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Alexander I, Tsar of all the Russias (1777-1825)

One of the most important role players in the great drama that was the Age of Napoleon, Alexander Pavlovich was the son of Paul I and Maria Fyodorovna of Wurttemburg. Born in 1777, he was raised by his Grandmother, Catherine the Great.

Alexander was a blond, handsome and intelligent boy. His childhood troubled by divisons in his family, Alexander grew up emotionally torn between his pro-English grandmother and his pro-French father, the heir to the throne. This taught Alexander very early on how to get tough like Peter the Great while manipulating those who loved him and he became a natural chameleon changing his views and personality depending on who he was with at the time.

He was tutored by the Swiss republican philosopher, La Harpe, who was personally chosen by Catherine to mold Alexander's personally and give him a broad education. The Empress had no fear of having a future Tsar's education in the hands of a republican, for she knew the strength of the autocracy and the underdeveloped political awareness of Russia at the time.

Catherine expected that a liberal education would help Alexander to reign wisely for the benefit of the country. Under La Harpe's tutelage Alexander was well versed in European culture, history and political principals - the young prince became an idealist in the tradition of the Enlightenment - however, La Harpe's focus on theoretical, abstract principals left Alexander without the strength of character and resolve to be a truly effective leader.

Alexander was 17 in 1793 when he married the lovely Elizabeth of Baden, a pretty princess who was only fourteen years old. They were very happy together in the first years of their marriage. Elizabeth looked upon Alexander as her handsome `prince charming' and he loved her in return. As a wedding present, Catherine gave Alexander the Alexander Palace, showing her preference for his grandson over her son, Paul, by granting Alexander a larger court than his father's. This further poisoned the atmosphere in the family.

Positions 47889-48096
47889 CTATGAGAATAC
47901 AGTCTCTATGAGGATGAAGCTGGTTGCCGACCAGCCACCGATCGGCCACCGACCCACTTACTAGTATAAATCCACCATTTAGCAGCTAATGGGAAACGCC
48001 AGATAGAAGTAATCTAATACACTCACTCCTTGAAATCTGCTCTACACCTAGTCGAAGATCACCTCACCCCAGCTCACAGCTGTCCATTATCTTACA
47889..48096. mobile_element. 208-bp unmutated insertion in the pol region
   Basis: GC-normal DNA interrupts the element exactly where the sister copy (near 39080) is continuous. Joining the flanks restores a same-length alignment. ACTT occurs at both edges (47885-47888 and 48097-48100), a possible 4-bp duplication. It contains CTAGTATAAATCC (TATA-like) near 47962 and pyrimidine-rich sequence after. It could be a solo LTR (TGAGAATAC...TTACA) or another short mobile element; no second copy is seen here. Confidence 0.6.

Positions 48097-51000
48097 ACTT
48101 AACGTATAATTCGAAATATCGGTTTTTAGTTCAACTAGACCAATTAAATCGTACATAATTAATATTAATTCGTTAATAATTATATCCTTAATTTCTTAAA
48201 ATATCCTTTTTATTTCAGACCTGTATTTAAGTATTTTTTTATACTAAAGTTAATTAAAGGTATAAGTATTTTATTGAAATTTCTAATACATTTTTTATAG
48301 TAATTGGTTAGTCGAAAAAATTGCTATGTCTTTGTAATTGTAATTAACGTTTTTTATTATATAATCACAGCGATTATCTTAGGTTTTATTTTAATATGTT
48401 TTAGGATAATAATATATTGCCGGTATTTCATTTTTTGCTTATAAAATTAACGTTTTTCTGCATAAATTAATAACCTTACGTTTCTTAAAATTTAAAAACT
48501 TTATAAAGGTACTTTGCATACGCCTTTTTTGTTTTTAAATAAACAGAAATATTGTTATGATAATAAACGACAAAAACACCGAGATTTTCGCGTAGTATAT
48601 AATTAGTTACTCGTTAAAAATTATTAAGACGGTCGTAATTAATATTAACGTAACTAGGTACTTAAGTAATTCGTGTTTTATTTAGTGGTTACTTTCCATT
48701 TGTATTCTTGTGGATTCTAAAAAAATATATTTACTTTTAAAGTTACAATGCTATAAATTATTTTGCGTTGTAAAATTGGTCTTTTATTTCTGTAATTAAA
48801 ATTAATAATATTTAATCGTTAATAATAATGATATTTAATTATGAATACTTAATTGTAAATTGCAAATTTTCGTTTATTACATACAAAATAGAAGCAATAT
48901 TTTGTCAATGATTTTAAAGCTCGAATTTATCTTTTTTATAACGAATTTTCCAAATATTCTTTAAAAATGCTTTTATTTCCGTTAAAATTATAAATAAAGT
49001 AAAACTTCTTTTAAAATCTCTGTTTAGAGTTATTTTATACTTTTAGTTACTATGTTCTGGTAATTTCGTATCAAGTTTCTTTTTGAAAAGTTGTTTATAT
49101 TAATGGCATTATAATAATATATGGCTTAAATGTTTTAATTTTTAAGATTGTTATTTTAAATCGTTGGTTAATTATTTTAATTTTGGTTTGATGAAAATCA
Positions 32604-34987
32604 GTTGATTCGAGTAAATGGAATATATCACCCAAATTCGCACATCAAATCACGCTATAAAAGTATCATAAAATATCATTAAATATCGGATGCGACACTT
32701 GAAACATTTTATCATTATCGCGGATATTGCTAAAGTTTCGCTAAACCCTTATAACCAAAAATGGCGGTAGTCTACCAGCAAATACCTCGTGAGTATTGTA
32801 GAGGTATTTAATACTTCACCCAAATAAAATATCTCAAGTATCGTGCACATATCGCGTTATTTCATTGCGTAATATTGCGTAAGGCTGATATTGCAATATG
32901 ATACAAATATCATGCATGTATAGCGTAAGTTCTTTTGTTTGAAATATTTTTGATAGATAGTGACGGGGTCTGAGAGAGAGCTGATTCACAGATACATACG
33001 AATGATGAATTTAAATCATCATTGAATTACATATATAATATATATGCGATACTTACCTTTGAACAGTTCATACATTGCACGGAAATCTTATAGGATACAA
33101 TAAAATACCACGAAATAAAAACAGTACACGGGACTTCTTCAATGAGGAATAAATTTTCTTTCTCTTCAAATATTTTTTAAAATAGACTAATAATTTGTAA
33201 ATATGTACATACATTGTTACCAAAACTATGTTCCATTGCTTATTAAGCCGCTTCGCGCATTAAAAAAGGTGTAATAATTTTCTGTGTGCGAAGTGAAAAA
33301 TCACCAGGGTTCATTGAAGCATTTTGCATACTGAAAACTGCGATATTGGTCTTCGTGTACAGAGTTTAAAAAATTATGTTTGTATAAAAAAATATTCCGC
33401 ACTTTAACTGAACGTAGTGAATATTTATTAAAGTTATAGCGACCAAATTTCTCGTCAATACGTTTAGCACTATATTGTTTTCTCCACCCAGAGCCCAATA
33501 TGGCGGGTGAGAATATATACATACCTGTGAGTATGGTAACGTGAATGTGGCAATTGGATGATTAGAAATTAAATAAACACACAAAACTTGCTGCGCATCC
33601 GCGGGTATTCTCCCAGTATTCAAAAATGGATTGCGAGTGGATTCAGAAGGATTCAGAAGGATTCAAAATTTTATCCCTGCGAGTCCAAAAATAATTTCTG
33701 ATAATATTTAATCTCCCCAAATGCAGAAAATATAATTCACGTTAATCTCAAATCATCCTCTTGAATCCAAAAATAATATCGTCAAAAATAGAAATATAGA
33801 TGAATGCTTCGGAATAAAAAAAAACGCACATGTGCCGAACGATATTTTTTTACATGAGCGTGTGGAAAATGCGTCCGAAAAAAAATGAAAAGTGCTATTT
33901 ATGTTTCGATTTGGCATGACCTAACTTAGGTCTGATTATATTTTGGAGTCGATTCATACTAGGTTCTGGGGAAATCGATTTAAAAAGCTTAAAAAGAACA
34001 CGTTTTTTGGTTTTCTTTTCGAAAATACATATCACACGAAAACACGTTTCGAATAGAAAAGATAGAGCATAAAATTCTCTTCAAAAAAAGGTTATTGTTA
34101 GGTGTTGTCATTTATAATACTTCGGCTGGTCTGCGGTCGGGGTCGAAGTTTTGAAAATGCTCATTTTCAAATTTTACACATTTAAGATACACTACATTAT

Catherine died on November 6, 1796 and her son Paul assumed the throne. He quickly instituted a number of new laws to undermine those aspects of his mother's reign he disagreed with. Paul's actions went much too far, he infuriated the country and especially the nobility. Aristocratic plots were hatched against Paul's life.

With the tacit approval of Alexander, the Tsar was deposed at the Mikhailovski Castle in St. Petersburg during the night of March 11, 1801 and was in fact murdered in the process, something which clearly distressed Alexander. With Paul's passing the French lost a valuable ally in Paul I and found themselves instead having to deal with a Tsar more friendly to England and one possessing imperial ambitions that would rival even those of Napoleon.

Alexander was crowned Tsar to succeed his father. His mother, Maria, refused to speak to her son for a long while, she never entirely forgave him for his complicity in his father's murder. In his first years on the Russian throne, Alexander tried to rule in an enlightened way. The country was very excited at the prospects of Alexander's reign; there were great hopes for the future of Russia and an anticipation of a more liberal form of government and increased freedom. Some went so far as to hope for an end to the institution of serfdom, which sapped the nation of it's energy.

At first Alexander did little to discourage these aspirations. Slowly, for a number of reasons, Alexander turned away from his childhood dreams and principals. Increasingly he found it easier to get results by using the power of autocracy. Once he began using autocratic power, administered through men who served at his will, it corrupted him. The longer he used this method of ruling Russia, the more difficult he bagan for him to return to the principals of good government and the role of the monarch he had learned in his youth.

The war with Napoleon, which ravaged Russia taking hundreds of thousands of lives and destroyed some of the Empire's finest cities, took it's own, personal toll on Alexander. He was troubled by the loss of life and the war itself, which he saw as not only a battle between nations, but also a spiritual battle between the forces of good and evil. And while he had willingly made peace with Napoleon at Tilsit, Alexander nonetheless had personal ambitions of his own in this great struggle of wills, and considered it his destiny to become the man to save Europe from `the Monster'.

After many battles and setbacks, the victory of the Allies over Napoleon was crowned by a triumphal entry of the triumpant generals into Paris. Alexander rode at their head. He was the apogee of his reign. Instead of resting on his laurels and enjoying the hero status he enjoyed across Europe, Alexander was more and more troubled spiritually.

While in western Europe with the Russian Army he sought out and came under the influence of spiritual advisors from foreign countries. He toyed with some of their concepts and ideas, eventually discarding them for the Orthodox faith of his own country.

Alexander’s last years were filled with an obsession with God and Christianity. At the end of his reign he left his Polish mistress of 13 years, Maria Naryshkina, and returned to his wife, Elizabeth, who had suffered from his infidelity and neglect for years. He was a troubled and broken man.

One fall he and Elizabeth traveled to the south of Russia on advice from Elizabeth’s doctors. There on 19 November 1825 in the town of Taganrog, it has been claimed that Alexander faked his own death, disappearing to become a monk named Feodor Kuzmich, wandering the forests of Siberia for years afterward. The Soviet Government fanned the flames of these rumours when it announced his coffin had been opened in the 1920's and was found to be empty.